There is a crisis unfolding in India’s education sector that has barely got the attention of either the media or the government. Children, some younger than 10 years, are being thrown out of online classes at some of our poshest, most prestigious schools, as many parents struggle to pay the fees.
For the last two weeks, I have been tracking and chronicling the stories of these parents. In the Capital’s Delhi Public School (DPS) at Mathura Road, a group of parents have spent the last several days camping and protesting at the gates; they have been prevented from even entering. A couple who requested anonymity (“we fear our child will be embarrassed or punished by the school”) has been struggling with the coronavirus pandemic; the father tested positive. The last few months have been a period of enormous hardship. Both their daughters are students at DPS in Delhi. According to the parents, both children have been blocked from online classes and were thrown out summarily in front of the other students. They also say that at least 250 students were locked out of online classes and school WhatsApp forums over the issue of non-payment of fees.
Finally, the school proposed that a minimum of two months fees must be paid. Some managed, some dipped into their savings and others who still could not pay up had to face the trauma of their children not just being locked out online classes, but key internal exams as well. I have personally corroborated this by speaking to at least half a dozen parents.
DPS is not the only school where a serious battle is simmering between the parents and the school management. Vaibhav Garg in Uttar Pradesh lost his job in May and received his last salary up until the end of March. His wife is self-employed in a small business that barely has any earnings. He has been requesting his children’s private school to charge only the tuition fees and not the full package, but to no avail. He told me that they are able to manage at the moment because of the moratorium on EMI payments. Once that lifts, there is no way he can pay full school fees and repay his loans. With no jobs in the market, he considers himself blessed that the household already owned two laptops for his children’s online classes. “If I needed to purchase a laptop, I don’t have the money today.”
His story is a grim reminder that only 11% of homes in India have any computing devices. The digital divide is only being compounded by the contracting economy.
For many parents, coming out and speaking about the struggle to pay their children’s fees is difficult. They feel embarrassed to admit that they may have had their salaries cut or lost their jobs altogether. Most, however, worry more for their children than their own standing. My inbox is flooded with plaintive pleas from parents, most of whom requested anonymity. They worry that if they go on the record, the school management will take it out on their children and they will lose any wiggle room for a compromise.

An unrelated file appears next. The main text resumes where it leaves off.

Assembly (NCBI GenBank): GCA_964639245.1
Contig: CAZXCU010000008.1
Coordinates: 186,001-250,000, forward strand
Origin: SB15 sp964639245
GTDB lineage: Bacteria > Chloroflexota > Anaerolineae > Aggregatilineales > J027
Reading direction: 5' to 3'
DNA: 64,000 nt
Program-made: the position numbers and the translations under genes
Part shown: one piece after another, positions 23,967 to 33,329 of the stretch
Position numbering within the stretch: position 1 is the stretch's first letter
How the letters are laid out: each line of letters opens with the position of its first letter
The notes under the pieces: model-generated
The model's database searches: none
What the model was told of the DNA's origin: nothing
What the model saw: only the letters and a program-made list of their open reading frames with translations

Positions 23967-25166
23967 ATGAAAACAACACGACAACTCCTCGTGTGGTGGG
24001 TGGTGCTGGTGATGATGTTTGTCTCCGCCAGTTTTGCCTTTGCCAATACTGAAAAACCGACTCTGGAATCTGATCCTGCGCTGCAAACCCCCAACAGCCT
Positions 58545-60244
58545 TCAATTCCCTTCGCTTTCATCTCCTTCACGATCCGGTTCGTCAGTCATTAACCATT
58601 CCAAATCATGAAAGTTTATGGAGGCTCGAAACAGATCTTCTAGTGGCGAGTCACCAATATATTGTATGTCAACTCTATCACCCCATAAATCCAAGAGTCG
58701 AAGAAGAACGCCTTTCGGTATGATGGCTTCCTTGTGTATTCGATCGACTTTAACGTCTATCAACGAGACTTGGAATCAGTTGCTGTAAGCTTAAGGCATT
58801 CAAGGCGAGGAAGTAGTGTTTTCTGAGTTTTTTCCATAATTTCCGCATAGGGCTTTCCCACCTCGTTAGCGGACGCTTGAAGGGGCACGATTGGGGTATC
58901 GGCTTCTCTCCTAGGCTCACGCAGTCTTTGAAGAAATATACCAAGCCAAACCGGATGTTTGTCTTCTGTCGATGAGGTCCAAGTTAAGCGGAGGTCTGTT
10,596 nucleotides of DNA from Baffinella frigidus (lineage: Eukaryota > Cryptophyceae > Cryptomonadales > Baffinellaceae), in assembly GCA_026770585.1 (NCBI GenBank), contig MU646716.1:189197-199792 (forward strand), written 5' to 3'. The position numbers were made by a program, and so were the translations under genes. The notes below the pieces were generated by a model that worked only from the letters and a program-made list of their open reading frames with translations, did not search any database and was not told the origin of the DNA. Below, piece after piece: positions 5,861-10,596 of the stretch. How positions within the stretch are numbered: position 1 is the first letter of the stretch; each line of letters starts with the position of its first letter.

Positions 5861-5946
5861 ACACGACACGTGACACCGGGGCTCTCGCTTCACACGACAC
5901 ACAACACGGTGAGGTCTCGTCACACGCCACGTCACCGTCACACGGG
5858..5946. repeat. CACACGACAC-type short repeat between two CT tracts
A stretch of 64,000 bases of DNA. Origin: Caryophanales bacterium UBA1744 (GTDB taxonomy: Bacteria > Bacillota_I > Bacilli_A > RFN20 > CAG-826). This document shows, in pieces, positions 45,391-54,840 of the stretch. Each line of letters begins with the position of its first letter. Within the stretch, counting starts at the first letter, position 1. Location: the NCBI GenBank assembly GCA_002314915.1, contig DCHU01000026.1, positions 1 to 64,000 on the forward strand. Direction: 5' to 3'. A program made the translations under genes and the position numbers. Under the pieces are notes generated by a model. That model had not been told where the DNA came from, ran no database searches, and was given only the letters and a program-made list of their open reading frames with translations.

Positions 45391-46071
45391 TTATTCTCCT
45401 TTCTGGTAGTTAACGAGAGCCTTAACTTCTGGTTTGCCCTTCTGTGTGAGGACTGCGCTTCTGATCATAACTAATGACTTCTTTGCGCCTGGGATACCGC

School managements argue that full fees are necessary because they have to maintain the upkeep of infrastructure for a post-Covid-19 time. They also say that teachers, all of whom have had to unlearn and relearn skills in this online era, need to be valued and paid. No parent is disagreeing with that. But the irony is that multiple teachers have also reached out to me to say that they have faced salary cuts, or in some institutes, not been paid at all.
This lack of transparency is what is worrying. Parents say when they try and organise themselves into parent-teacher association groups that can negotiate with school managements, these are not given any official recognition by the executives. Even in the prestigious Mayo College, this battle is raging with parents’ forums unable to get any access to the school management.
I am sure schools have their own struggles. But the perception that most private schools are often owned by business barons and influential groups has only added to the disbelief that they are struggling to pay their staff. Their silence is only adding to the confusion and chaos. Making matters worse is that every state has its own rules on whether children can be blocked from online classes over the non-payment of fees.
But just like governments stepped in to cap the fees private hospitals could charge, a similar move might be needed for schools.
I’m not a big fan of government interference in most matters. But when children start getting hurled out of classrooms, we should all be alarmed.
Barkha Dutt is an award-winning journalist and author
The views expressed are personal